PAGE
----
Nato's most potent enemy lives in Washington, not Belgrade

Blair has been confronted by the President's faults. Clinton cannot see a line without fudging it
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The Independent Culture
TONY BLAIR started this war as the European leader who combined impeccably pro-European credentials with a stiffening twist of Atlanticism. To Americans, he appeared as the perfected version of the flawed Clinton model: an invigorating, centre-left politician who didn't need to lie about his sex life. In Germany, he was the example of revitalised centrism on whom Gerhard Schroder modelled himself in his bid for the chancellorship. Blair's ideas and style were a universally sought-after British export.

How different things look today in the pre-terminal phase of the conflict in Kosovo. The Prime Minister is finding himself stuck in the position that comes least naturally to one of nature's bridge-builders - out on a limb. Germany is panting for an exit strategy from the conflict, at practically any price. The Chancellor who said a month ago that Germans should not rule out ground troops because to do so was to neglect the country's special responsibility for peace in the Balkans, is now flatly declaring the option "unthinkable".

The French political establishment and opinion polls remain hawkish, but the military, observing the raison d'etat that led it into semi-estrangement from Nato four decades ago, is enthusiastic only about being part of a ground force in which they, rather than the Americans, provide the lead, take the glory and establish themselves as the diplomatic force majeure in the region.

As his European support flakes away, Mr Blair has resorted to pursuing a zig-zag policy with the Americans in the hope that he can needle or wheedle them into some kind of action consistent with Nato's rhetorical stand against the Serbs' oppression of Kosovo. In the last few days he has alternated praise with criticism in the hope that this will have some effect on the policy-makers in the White House. Having allowed dissatisfaction with American havering on ground troops to leak out at the weekend, Mr Blair has changed tack on his visit to Albania and lauded the "vision and steadfastness" of the United States. Perhaps the Prime Minister has recruited the weapon of heavy irony to his rhetorical arsenal. Vision and steadfastness are the two qualities most strikingly absent from American policy towards Kosovo.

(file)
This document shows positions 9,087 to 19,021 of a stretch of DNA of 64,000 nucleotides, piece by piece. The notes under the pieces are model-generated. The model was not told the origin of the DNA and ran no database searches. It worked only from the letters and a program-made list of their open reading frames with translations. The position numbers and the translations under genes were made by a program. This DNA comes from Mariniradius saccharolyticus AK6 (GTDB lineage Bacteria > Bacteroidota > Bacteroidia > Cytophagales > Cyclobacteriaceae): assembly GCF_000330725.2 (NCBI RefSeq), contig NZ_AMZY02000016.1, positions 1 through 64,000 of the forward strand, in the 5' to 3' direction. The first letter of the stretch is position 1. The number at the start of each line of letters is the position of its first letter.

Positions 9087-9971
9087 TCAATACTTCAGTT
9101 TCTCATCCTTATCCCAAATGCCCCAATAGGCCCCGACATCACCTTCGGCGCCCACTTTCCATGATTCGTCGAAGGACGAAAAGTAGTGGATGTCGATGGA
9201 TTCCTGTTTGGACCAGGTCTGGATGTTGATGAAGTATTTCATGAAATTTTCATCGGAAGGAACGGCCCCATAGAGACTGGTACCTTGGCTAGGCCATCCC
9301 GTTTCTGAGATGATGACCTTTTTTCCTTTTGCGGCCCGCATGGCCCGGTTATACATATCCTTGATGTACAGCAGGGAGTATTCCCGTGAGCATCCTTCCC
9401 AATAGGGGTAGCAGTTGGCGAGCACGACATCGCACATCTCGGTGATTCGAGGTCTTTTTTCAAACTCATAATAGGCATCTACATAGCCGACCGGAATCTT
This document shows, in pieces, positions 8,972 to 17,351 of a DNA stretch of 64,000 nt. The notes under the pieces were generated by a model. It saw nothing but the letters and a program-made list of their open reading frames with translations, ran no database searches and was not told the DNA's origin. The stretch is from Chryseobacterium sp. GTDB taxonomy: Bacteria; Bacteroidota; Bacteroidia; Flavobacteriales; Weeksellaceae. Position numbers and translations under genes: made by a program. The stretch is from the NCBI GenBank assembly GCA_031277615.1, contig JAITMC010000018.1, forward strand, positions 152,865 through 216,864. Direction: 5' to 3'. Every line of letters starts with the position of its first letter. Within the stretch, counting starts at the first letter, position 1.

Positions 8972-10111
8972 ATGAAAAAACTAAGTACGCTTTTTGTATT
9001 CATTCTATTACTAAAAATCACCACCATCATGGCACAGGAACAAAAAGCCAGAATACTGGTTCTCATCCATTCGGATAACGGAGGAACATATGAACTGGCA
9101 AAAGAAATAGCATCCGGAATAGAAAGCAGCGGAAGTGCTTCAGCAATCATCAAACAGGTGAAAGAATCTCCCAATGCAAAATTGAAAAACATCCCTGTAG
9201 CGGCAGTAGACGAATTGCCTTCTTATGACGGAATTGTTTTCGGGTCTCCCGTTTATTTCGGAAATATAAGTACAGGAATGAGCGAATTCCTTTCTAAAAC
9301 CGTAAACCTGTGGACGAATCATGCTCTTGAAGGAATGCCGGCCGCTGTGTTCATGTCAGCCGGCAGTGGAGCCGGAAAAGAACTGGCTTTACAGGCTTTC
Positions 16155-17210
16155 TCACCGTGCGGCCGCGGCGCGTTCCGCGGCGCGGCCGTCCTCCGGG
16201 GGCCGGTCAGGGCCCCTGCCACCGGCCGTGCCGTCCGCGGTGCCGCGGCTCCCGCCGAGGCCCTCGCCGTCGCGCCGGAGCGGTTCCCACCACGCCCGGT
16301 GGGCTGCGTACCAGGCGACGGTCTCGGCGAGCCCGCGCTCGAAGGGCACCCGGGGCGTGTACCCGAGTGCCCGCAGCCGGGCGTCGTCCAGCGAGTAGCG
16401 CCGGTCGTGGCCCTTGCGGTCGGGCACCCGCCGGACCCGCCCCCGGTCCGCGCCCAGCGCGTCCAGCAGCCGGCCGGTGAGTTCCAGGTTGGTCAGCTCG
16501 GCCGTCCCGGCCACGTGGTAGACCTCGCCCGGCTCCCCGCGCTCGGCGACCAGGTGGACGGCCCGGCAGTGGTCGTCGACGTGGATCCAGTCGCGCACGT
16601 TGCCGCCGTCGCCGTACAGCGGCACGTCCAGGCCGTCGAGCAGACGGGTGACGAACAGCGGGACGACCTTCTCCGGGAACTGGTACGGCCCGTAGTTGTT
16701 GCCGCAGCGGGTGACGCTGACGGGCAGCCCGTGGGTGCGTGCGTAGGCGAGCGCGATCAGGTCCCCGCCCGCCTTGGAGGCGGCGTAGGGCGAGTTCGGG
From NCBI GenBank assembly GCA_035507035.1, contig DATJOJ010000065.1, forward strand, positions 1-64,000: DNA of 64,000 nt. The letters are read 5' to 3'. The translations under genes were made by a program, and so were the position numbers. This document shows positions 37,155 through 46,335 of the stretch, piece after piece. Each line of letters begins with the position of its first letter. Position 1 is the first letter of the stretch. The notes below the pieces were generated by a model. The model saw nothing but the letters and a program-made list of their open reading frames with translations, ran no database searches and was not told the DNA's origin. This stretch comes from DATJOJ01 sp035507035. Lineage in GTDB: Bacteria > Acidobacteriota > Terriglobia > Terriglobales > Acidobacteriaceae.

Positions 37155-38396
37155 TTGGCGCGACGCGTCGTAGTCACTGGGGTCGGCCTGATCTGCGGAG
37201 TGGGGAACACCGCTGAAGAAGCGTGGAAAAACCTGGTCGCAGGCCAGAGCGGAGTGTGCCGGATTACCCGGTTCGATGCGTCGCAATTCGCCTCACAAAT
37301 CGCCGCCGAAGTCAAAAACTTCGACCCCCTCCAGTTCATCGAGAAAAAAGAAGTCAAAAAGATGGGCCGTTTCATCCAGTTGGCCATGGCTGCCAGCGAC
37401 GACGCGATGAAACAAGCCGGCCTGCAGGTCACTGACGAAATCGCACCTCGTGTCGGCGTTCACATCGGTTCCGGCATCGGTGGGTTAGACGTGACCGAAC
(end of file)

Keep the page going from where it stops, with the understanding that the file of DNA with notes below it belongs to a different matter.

In what may prove to be a final throw for ground intervention, Robin Cook will venture to Washington armed with the British assessment of the Yugoslav National Army's fighting strength, which shows the Serbs to be far weaker than the Pentagon's analysis suggests and the environment as "permissive" for Nato troops as it could be without Milosevic issuing a gilt-edged invitation.

From the beginning of their association, before Mr Blair's election, Clinton and Blair sought to appear as a political item. The Third Way was their love child - a concept at once so perfectly inclusive, economically neutral and innocently vacuous that to oppose it seemed to be an act of bloody-mindedness. My complaint against the Third Way is that it fudged the inevitability of making stark choices. War is the starkest choice of all. Mr Blair realises that. Mr Clinton does not. As a result, we have a disquieting loss of resolve at the heart of Nato. The special relationship between Britain and America will not survive a shabby end to the intervention in Kosovo. Neither, in its present form, will Nato.